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One Hell of a Grower - 98%

Joseph_Leap, October 6th, 2010

I had never heard of Vanden Plas before this album, but had heard it was one of their best, and sounded pretty similar to Dream Theater. Being a Theater fanboy, I snatched it up without a second thought. What I didn't expect was a spacey, yet heavy and nimble atmospheric and futuristic prog album closer to post-Perfect Forever Anubis Gate.

If you have any knowledge of either bands, you probably know what kind of prog approach I'm talking about here, and it's fairly unique, with only Anubis Gate and Vanden Plas doing it well, if at all. I mean, this is still prog metal, so there's no shortage of solid-as-a-rock chugging riffs here, as on the blistering Free The Fire and Nightwalker, and the weird time shifts are here aplenty, as evidenced by End Of All Days and the unmercifully epic title track. The lyrics are also introspective and weird, yet manage to tell some cool stories, and the drum work switches from pounding, mechanical double bass to amazingly nimble on a dime. However all these songs are also steeped in emotion, and spend their time building to incredible climaxes, and without the help of horrendously overlong wank sessions.

But this is kind of standard fair for most well-done prog, where I think this band and this album really stands out is in the synth work and vocals. Loads of alien sounds pour from the keyboard, and the keys actually take more solo time than the guitars when it comes time to show some virtuosity. Singer Andy Kuntz doesn't really need to pick when to be virtuosic, he's just naturally awesome, always belting out catchy and deceptively technical vocal lines with emotion and sophistication in his silky smooth tone that can only be described as "perfect."

I'm not going to lie, though, this album took a very long time to grow on me, as for some reason I felt like I'd heard it all before, but then I realized that all the songs had their respective hooks in me, and I kept coming back, listening and discovering as each new listen showed new parts of the songs that made them all the more irresistible. Highly recommended for those who have patience and a love of prog metal with a twist.

Album Highlights: Cold Wind, End Of All Days, Phoenix, Beyond Daylight.

Beyond brilliance... - 93%

the_bard_of_osyrhia, December 24th, 2007

This album is the fourth full-length by German progressive metal band Vanden Plas. Some say that these guys are simply Dream Theater clones who just steal the styles of the musicians in Dream Theater, however this is simply not true. Vanden Plas have definitely been influenced a lot by Dream Theater but they use their influence in a very refreshing way. With much more emotional and heavy music than Dream Theater, Vanden Plas should not be written off as a simple clone.

I see this album as being Vanden Plas’s magnum opus,. This album truly is the pinnacle of their achievements so far and it includes some of my favourite progressive metal songs ever such as the album’s epic ‘Beyond Daylight’ and the incredibly beautiful ‘Scarlet Flower Fields’, the latter of which always makes me think of romance and summer rain in a beautiful garden, a combination that should make even the most hardened metalhead’s eyes glaze over.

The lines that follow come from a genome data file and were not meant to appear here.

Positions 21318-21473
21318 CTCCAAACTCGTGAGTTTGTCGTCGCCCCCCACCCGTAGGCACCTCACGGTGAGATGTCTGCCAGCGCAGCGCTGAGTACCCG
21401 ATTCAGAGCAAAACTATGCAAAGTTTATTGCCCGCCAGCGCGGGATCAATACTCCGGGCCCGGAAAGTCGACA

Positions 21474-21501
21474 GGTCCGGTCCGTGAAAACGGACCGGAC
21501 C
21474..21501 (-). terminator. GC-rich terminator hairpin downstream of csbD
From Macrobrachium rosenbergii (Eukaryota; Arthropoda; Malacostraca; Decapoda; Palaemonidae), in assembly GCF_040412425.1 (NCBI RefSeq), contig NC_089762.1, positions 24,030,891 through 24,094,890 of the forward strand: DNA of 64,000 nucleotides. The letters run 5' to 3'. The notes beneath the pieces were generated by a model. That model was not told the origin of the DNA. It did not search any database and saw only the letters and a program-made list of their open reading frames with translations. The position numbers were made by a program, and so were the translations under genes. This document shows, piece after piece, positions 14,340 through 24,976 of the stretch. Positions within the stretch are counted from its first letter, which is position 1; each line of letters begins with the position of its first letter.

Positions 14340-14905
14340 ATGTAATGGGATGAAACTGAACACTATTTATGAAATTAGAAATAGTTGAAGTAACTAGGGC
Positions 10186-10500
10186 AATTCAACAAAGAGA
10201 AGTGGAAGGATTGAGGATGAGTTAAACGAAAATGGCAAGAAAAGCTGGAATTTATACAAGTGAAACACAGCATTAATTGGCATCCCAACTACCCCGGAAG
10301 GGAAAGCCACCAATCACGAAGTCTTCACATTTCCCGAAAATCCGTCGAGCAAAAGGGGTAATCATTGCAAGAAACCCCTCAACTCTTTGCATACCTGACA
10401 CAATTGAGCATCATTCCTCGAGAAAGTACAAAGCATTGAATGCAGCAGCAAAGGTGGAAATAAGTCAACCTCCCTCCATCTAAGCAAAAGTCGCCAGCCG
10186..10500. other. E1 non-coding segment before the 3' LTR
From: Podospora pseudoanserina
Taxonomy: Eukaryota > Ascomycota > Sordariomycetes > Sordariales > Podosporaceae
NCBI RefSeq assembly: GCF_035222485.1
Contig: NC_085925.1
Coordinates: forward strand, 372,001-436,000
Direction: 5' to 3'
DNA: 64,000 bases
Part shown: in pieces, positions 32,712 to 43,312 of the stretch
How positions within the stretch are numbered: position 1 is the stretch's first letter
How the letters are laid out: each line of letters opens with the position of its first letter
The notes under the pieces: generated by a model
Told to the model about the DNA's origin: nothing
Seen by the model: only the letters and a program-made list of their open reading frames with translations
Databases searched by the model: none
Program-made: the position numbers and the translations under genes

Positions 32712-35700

The guitar on this album is spectacular, some people might immediately write Stephan Lill off as being a John Petrucci copyist but, while he does have a similar style to Petrucci, Lill’s playing is actually much darker and, at times, heavier. On ‘Phoenix’ and ‘Free the fire’ Lill’s playing has a very aggressive and heavy edge that Petrucci has never had. Also on the Kansas cover ‘Point of Know Return’ Lill’s playing is much heavier than I would have expected creating a nice spin on the original song.

Andy Kuntz’s vocals reminded me a lot of James Labrie at first but after listening to the album a few times I realised that in many ways Kuntz’s voice is very different to Labrie’s. Kuntz carries more emotion in his voice and he also has a much deeper voice than Labrie.

The keyboardist, Gunter Werno, bares little to no resemblance to any of Dream Theater’s keyboardists past or present, instead he sounds slightly similar to the keyboardist in Manitou, which makes sense as I think that Manitou were heavily influenced by these guys. Werno’s playing also reminds me of Angra’s keyboardist at times although Werno definitely sounds more progressive. The best example of Werno’s most original and spectacular keyboard playing is on ‘Beyond Daylight’ where his grand piano flourishes send shivers up my spine every time I listen to the album.

The bassist and drummer are technically competent and lead the band’s music brilliantly, though I can think of no particular examples as their work on the whole album is very important and of is all equally good.

If you have got the other Vanden Plas albums then I can only ask why you have not got this one yet… Buy it right now! Or if you are looking for a place to start with this band then this is probably the best album to choose as it is definitely the best album they have done do far.

I cannot think of many highlight tracks as the whole album is excellent and deserves to be listened to in one sitting but ‘Scarlet Flower Fields’ is one of the best progressive songs that I know and therefore warrants a special mention.